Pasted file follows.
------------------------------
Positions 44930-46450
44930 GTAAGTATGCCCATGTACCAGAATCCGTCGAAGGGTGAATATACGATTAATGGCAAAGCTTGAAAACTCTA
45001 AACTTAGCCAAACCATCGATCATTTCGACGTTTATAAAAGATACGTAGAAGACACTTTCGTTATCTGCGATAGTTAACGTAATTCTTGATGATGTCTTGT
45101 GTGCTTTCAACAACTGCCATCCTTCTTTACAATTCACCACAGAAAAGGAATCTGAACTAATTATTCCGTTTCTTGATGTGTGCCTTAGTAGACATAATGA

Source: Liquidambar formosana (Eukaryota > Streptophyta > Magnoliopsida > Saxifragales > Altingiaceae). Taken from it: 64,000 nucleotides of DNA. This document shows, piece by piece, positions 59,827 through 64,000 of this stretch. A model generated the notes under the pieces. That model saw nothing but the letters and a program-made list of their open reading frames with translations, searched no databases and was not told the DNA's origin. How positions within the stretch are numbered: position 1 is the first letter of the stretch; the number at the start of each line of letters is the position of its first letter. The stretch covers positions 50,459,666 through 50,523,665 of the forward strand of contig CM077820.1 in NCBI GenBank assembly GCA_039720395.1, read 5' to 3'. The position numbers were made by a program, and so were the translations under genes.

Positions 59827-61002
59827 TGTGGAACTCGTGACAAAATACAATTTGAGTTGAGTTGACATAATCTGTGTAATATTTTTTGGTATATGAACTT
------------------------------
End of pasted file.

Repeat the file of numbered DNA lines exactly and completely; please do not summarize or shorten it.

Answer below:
Positions 44930-46450
44930 GTAAGTATGCCCATGTACCAGAATCCGTCGAAGGGTGAATATACGATTAATGGCAAAGCTTGAAAACTCTA
45001 AACTTAGCCAAACCATCGATCATTTCGACGTTTATAAAAGATACGTAGAAGACACTTTCGTTATCTGCGATAGTTAACGTAATTCTTGATGATGTCTTGT
45101 GTGCTTTCAACAACTGCCATCCTTCTTTACAATTCACCACAGAAAAGGAATCTGAACTAATTATTCCGTTTCTTGATGTGTGCCTTAGTAGACATAATGA

Source: Liquidambar formosana (Eukaryota > Streptophyta > Magnoliopsida > Saxifragales > Altingiaceae). Taken from it: 64,000 nucleotides of DNA. This document shows, piece by piece, positions 59,827 through 64,000 of this stretch. A model generated the notes under the pieces. That model saw nothing but the letters and a program-made list of their open reading frames with translations, searched no databases and was not told the DNA's origin. How positions within the stretch are numbered: position 1 is the first letter of the stretch; the number at the start of each line of letters is the position of its first letter. The stretch covers positions 50,459,666 through 50,523,665 of the forward strand of contig CM077820.1 in NCBI GenBank assembly GCA_039720395.1, read 5' to 3'. The position numbers were made by a program, and so were the translations under genes.

Positions 59827-61002
59827 TGTGGAACTCGTGACAAAATACAATTTGAGTTGAGTTGACATAATCTGTGTAATATTTTTTGGTATATGAACTT